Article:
I think this dish was something like a cross between dhansak and baingan bharta. I really was just trying to use up everything in my fridge. A creamy mixture of split peas and roasted eggplant, with little bits of crunch from broccoli stems and fresh spinach, this dish is a balancing act: pungent and heavy flavors like mustard seed get balanced out by sour lime juice. I was surprised by how good (if unphotogenic) this was. But... what to call it?

Dal with Spinach and Roasted Eggplant

1 c yellow split peas
pinch salt
1/2 tsp turmeric
1 tsp mustard seed
1 tsp cumin seed
2 TB ginger, minced
4 cloves garlic, minced
1/2 fresh serrano chili (or to taste), minced
1 roasted eggplant, peeled and chopped
1 c broccoli stems, diced (potatoes would work too)
pinch salt
3 TB coconut
2 tsp garam masala
1-2 c baby spinach
lime juice to taste (1-2 limes)
salt, cayenne to taste

0. Roast/blacken the eggplant over the stove, then set aside to cool. Then, peel and coarsely chop.
1. Set the split peas a-simmerin' with the water, salt, and turmeric. They will probably need about 40 minutes to cook.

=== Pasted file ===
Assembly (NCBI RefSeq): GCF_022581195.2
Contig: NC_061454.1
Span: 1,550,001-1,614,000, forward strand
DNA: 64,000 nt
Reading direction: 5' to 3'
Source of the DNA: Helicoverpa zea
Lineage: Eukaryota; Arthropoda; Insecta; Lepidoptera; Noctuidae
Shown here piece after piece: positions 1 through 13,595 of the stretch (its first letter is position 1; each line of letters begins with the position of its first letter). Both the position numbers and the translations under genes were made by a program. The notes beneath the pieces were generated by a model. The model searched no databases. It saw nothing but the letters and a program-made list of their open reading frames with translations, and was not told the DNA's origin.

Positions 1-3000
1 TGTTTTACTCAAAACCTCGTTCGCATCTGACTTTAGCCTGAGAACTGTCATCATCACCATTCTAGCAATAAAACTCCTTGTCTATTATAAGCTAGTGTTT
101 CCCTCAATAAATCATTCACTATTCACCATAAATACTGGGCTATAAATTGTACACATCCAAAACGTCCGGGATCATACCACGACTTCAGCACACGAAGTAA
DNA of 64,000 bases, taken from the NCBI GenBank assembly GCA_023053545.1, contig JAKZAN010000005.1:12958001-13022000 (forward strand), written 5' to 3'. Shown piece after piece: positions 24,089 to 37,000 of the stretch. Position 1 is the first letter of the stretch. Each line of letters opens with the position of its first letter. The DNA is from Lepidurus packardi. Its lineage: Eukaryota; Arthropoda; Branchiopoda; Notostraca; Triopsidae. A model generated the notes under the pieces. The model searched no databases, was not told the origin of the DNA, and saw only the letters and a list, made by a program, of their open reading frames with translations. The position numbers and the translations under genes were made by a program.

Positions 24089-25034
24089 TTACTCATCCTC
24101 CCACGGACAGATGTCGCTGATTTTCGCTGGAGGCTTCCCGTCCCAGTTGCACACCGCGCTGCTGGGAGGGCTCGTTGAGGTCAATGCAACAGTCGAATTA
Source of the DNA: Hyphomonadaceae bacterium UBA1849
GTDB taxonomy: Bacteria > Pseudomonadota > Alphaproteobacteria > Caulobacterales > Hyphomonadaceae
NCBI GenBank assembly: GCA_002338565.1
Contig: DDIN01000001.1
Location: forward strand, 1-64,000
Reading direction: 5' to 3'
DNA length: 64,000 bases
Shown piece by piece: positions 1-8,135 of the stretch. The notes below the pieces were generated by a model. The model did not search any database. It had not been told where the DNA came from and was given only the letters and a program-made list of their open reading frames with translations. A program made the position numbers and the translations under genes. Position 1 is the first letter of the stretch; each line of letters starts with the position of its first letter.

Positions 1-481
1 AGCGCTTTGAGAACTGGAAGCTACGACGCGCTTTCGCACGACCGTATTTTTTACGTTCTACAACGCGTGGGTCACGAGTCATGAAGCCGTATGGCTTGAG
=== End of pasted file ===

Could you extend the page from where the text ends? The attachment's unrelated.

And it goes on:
2. When split peas are getting soft, in a larger saucepan or skillet, heat the oil with mustard and cumin. When the seeds start to splutter, add the ginger and cook for a minute or two, then add the garlic and the chili. Saute a few more minutes. Now add in the chopped roasted eggplant, the broccoli stems, pinch of salt, coconut, and garam masala. Stir and cook for a few minutes.
3. Add split peas to the mixture, cover, and simmer 10 minutes, adding spinach at when you only have a minute or so left to go. Season with lime juice, salt, and cayenne pepper to taste, and serve hot. Serves about 4.

Monday, May 6, 2013

Tofu-Chickpea Omlettes and Apple-Rosemary Scones

A while ago, Zippy and I tried some new recipes from Vegan Brunch and they came out fantastic. The tofu omelet recipe surely reflects hours of painstaking testing and tweaking, because it doesn't just use chickpea flour or tofu, but a perfect mixture of the two. We filled the omelets with sauteed mushrooms and greens. The apple-rosemary scones, too, had a wonderful texture, due in part to the ol' curdled soymilk trick, but also to the generous amount of shortening.